Only four of the first 28 players to finish Sunday at the British Open have failed to break par. Marc Leishman of Australia posted the best score of the week so far with an 8-under 64, leaving him just one shot off the lead before Dustin Johnson even teed off.
Leishman is hardly the only one going low with the soft greens and slight wind. Jim Furyk and Rickie Fowler both shot 66. David Duval posted a 67 in the first group of the day, his best score in the Open since winning at Lytham in 2001. Amateur Ashley Chesters also shot 67.
Already, there are 17 scores in the 60s, and sure to be a lot more before the day is done unless conditions toughen. Eddie Pepperell is 8 under through 16 holes and tied with Johnson's 10-under score after 36 holes.
Marc Leishman took a run at the major championship scoring record.
In the end, he had to settle for an 8-under 64 in the third round of the British Open.
Taking advantage of prime scoring conditions, the 31-year-old Australian was poised for a historic score after a birdie at the 15th. But he missed a 10-foot birdie attempt at the 16th, squandered another good birdie look at the tough 17th, and then watched a wedge to the 18th roll back into the Valley of Sin. That left Leishman with another par and one shot away from joining the select list of players who've shot 63 in a major.
Leishman is having another strong Open, tying for fifth at Royal Liverpool a year ago. He was scheduled to play in the Masters this past spring but had to withdraw when his wife, Audrey, came down with a life-threatening illness.
She has since recovered, and Leishman says the experience ''really, really puts things in perspective.''
The weather has suddenly turned in the British Open.
Heavy rains are pounding the Old Course, prompting the players to hurriedly break out their umbrellas and weatherproof gear.
More showers are predicted late in the afternoon Sunday, which could make things a bit tougher for leader Dustin Johnson. He tees off at 3 p.m. with a one-shot lead over Danny Willett.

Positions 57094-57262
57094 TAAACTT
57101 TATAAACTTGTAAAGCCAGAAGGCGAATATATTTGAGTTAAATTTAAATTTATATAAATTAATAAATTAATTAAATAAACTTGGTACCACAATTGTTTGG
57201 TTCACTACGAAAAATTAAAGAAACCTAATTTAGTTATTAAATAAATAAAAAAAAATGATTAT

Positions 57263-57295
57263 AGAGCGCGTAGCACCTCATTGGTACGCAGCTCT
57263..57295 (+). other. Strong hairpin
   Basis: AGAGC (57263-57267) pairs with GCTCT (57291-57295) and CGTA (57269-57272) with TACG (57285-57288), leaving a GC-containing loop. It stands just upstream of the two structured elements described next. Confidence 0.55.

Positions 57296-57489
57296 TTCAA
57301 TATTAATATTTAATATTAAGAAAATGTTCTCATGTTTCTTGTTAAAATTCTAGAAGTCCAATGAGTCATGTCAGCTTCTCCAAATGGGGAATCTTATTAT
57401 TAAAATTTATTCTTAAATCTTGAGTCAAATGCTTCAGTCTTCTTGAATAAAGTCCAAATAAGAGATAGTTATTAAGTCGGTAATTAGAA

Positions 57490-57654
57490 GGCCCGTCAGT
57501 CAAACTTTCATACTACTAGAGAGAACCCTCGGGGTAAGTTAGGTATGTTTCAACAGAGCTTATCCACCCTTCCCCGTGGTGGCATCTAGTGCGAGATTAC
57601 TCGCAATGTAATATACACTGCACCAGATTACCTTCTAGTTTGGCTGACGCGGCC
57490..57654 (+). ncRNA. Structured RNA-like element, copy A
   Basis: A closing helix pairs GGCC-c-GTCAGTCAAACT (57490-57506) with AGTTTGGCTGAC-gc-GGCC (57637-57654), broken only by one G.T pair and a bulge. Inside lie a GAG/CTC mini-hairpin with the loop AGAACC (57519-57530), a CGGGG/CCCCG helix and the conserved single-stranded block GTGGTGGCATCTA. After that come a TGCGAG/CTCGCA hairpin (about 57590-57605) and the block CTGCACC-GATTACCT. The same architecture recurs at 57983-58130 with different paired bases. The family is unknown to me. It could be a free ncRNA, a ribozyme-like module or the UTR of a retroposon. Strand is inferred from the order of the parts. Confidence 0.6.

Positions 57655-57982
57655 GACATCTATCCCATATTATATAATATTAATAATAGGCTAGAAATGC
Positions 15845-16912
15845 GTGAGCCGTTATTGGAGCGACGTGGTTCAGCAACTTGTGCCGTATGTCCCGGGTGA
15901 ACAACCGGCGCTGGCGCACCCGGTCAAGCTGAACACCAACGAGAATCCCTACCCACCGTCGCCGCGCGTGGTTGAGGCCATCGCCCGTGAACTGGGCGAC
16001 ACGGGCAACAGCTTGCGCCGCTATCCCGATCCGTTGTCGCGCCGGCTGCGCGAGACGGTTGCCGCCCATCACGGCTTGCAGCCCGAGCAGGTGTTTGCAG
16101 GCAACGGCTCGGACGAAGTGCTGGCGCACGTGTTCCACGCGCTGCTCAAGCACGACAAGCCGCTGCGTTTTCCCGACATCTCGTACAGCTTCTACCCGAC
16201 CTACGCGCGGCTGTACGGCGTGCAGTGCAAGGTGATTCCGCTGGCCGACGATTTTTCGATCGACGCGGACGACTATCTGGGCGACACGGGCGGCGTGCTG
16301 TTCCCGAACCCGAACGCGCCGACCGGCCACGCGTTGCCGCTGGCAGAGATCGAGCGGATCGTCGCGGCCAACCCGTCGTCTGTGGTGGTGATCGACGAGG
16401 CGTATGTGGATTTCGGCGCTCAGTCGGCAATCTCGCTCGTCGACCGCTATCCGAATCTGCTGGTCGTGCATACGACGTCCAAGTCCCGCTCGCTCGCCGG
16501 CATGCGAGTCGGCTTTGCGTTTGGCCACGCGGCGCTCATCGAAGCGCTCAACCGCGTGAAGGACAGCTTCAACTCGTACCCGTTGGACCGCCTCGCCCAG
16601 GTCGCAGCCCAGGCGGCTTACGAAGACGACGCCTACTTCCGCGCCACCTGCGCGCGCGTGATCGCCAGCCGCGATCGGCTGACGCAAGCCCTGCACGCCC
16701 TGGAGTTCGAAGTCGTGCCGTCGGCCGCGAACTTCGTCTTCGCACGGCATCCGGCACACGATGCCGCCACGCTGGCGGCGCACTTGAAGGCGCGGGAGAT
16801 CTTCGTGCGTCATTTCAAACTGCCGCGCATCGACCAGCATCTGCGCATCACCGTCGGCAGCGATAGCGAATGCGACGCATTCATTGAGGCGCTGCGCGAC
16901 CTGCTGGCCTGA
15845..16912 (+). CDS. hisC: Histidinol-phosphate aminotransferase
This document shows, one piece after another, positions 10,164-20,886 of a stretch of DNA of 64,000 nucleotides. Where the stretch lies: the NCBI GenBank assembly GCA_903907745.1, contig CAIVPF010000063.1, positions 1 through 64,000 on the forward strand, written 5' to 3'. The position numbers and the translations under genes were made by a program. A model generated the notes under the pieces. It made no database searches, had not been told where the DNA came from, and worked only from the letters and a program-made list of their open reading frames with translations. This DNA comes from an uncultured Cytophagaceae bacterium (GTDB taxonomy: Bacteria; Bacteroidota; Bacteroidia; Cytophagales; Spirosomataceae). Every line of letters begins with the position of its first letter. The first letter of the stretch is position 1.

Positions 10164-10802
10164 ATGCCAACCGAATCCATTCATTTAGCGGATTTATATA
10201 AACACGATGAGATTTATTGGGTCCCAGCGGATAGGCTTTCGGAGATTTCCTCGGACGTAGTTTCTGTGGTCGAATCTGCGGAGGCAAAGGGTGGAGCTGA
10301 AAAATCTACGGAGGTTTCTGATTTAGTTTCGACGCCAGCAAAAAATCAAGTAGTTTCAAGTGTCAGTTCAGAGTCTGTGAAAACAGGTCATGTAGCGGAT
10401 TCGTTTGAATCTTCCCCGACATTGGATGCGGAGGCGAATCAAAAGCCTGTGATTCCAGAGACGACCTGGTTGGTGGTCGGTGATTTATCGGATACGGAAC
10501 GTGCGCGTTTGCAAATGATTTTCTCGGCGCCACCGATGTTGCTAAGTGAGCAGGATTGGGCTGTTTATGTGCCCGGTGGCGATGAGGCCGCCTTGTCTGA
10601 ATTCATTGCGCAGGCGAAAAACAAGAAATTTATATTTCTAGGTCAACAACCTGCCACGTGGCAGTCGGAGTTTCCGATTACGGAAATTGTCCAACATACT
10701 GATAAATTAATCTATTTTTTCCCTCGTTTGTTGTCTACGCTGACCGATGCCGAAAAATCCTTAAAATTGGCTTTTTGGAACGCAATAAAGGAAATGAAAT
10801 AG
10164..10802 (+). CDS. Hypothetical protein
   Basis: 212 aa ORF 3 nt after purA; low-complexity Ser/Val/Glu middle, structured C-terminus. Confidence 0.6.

Of course, the tournament already has been plagued by inclement weather. There was a suspension of more than three hours Friday because of heavy rains, and fierce winds on Saturday halted play for more than 10 hours.
The delays pushed back the third round until Sunday, setting up the first Monday finish since 1988.
At the moment, there are no worries about another delay.
The course drains well, and this is really just a normal Scottish day.
David Duval has set the tone for going low in the third round of the British Open.
Duval took advantage of the soft greens and barely a hint of wind to shoot a 5-under 67 in the first group out Sunday. That's his best score in the Open since his closing round 67 to win at Lytham in 2001.
In fact, five of the first six players to finish shot in the 60s.
Out on the course, Australia's Marc Leishman is 7 under through 13 holes and has climbed into a tie for third. Jim Furyk is 6 under for the day with two holes still to play. At 5 under for the round are England's Eddie Pepperell and amateur Ashley Chesters.
Of course, the 36-hole leaders have yet to take the course. If conditions don't toughen up a bit, it could be a real shootout in the afternoon.
Dustin Johnson finished the second round with a one-shot lead on Danny Willett and two ahead of Paul Lawrie.
Johnson and Willett are in the final group, teeing off at 3 p.m.
The Old Course is ripe for low scoring Sunday at the British Open. Just ask David Duval.
One day after wind ripped through St. Andrews and forced a delay of more than 10 hours, conditions could not have been easier - calm, soft from passing showers and a lot of red numbers early on the leaderboard.
Duval had to birdie the 18th hole to make the cut on the number. He went out in 32 on Sunday and already was 6-under par through 15 holes.
English amateur Ashley Chesters had two birdies and an eagle through five holes. Graeme McDowell had seven birdies in 13 holes.
Dustin Johnson had a one-shot lead and won't start until 3 p.m. If conditions remain unchanged, he could have the final word.